Alvaro Orozco, the Nicaraguan refugee who was denied status because an Immigration Refugee Board (IRB) member doesn’t believe he is gay, went into hiding in Toronto on Aug 9 after his deportation deadline passed.
“I’m concerned about my safety here in Canada because I know I do not have full status in this country,” wrote Orozco in an Aug 9 statement. “I’m concerned about the risk that I face if they send me back to Nicaragua where I can face persecution by the government and the Catholic community who judge gay life as sodomy.”
Orozco fled Nicaragua to the United States when he was 12 after he says his father beat him for being gay. He lived illegally in the US until 2005 when he came to Canada. If he is deported, Orozco will likely be handed over to US authorities who could detain him in a federal facility and eventually deport him to Nicaragua.
In Nicaragua, homosexuality is punishable by up to four years in prison. Since Orozco was denied status in Canada last October, his story and the truth about his sexual orientation have been published in the Nicaraguan mainstream media.
“There were tangible risks before the press picked up his story,” said Orozco’s lawyer, El-Farouk Khaki at an Aug 9 press conference at the 519 Community Centre. “Those risks were exacerbated because his name and orientation were broadcast in the Nicaraguan press.”
Orozco’s story appeared in El Nuevo Diario, one of Managua’s two largest daily newspapers.
“If Canadians start taking all the fags in the world, they are going to be fucked,” reads an anonymous reader comment posted in Spanish on the newspaper’s website. “Many of these fags are infected with AIDS, which represents an expense to the state. Canadians have a humanitarian sense but they aren’t stupid.”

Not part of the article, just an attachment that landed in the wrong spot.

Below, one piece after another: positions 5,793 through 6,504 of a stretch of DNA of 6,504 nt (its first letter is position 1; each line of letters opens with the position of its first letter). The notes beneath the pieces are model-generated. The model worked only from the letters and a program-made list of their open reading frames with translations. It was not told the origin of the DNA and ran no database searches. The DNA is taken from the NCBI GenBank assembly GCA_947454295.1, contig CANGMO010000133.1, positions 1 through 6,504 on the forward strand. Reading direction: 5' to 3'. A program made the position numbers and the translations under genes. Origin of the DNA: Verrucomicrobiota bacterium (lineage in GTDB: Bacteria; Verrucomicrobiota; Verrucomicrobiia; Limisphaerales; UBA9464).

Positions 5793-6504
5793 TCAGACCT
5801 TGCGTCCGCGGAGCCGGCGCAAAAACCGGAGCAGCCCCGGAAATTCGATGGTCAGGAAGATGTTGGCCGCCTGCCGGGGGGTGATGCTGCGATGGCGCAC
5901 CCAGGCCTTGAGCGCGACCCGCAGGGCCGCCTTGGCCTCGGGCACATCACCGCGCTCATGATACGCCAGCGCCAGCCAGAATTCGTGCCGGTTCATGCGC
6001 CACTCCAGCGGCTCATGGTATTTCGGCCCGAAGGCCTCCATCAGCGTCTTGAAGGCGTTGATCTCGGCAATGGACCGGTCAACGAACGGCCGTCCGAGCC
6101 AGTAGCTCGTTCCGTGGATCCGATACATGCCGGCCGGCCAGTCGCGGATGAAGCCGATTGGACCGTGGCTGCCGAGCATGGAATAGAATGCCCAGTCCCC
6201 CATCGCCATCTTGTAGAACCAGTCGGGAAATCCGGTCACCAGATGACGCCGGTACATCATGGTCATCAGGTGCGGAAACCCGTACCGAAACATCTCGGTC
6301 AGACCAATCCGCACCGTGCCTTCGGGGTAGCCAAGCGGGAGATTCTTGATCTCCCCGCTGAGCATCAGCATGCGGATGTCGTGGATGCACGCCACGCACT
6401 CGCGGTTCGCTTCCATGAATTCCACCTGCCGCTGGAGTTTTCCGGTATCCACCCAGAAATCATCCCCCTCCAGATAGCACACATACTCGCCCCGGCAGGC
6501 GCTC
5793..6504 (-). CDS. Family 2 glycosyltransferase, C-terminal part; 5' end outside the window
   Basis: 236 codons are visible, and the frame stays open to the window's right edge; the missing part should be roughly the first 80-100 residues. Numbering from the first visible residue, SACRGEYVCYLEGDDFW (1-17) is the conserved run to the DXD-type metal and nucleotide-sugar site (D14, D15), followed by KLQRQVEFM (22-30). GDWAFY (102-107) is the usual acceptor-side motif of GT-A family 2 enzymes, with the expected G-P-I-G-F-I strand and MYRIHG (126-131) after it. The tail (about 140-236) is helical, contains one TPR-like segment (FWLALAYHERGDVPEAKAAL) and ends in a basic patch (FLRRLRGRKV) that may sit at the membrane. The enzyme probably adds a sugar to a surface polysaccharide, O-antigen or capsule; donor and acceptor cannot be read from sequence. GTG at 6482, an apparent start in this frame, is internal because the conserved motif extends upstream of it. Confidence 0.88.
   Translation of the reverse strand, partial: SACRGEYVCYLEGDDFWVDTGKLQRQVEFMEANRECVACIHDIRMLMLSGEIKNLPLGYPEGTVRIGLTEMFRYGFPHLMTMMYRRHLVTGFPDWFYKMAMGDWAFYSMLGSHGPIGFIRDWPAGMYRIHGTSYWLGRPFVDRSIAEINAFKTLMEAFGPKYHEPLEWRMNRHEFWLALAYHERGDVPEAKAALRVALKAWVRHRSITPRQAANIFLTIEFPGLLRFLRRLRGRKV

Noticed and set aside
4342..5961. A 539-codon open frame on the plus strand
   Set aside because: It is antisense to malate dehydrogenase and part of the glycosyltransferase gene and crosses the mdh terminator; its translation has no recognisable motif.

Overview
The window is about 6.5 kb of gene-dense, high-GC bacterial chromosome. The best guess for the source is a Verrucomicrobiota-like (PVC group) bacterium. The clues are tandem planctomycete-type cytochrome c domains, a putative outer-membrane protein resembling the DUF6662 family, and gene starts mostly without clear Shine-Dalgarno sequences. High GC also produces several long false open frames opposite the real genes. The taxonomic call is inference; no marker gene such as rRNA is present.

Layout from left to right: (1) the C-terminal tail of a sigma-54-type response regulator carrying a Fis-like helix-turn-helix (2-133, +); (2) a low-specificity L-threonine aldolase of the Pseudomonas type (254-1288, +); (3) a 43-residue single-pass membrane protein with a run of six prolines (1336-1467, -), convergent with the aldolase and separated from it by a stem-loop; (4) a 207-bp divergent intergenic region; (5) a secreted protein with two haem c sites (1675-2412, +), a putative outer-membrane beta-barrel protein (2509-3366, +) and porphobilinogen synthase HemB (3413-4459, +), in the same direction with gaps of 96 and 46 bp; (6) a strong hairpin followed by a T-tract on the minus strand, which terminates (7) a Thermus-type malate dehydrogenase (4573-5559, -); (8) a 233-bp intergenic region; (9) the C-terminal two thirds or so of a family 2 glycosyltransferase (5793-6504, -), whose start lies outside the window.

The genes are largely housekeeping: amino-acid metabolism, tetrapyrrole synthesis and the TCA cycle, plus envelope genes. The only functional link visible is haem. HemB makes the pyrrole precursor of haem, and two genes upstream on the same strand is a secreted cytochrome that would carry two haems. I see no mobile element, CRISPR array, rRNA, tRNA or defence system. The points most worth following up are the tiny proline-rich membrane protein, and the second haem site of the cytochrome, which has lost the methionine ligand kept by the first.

“God free us from all this faggotry,” reads another comment. “Imagine if all of God’s creation was gay, who would have children? It would be the end of the world.”
On Jun 5, Xtra reported that Khaki’s office had filed something called a pre-removal risk assessment (PRRA) with Citizenship and Immigration Canada (CIC). The PRRA carefully and completely documents the real risks to Orozco’s safety if he returns to Nicaragua and could lead CIC to stop Orozco’s deportation. Khaki says the PRRA was rejected on Aug 9.
“Despite the fact that Nicaragua criminalizes homosexuality and despite the fact that Orozco has been outed in the national media, they still said he’s not at risk,” he says.
Earlier this year, Khaki also filed an immigration application asking that Orozco be allowed to stay in Canada on humanitarian and compassionate grounds. But, says Khaki, that process is usually for people living outside Canada and can take months or years to complete; time Orozco doesn’t have.
In the meantime, Khaki is counting on public support for Orozco’s cause to pressure government officials for a different result.
“We continue to advocate,” says Khaki. “We still have some recourse. We hope that there will be some support from the public. We haven’t had much time to come up with a strategy.”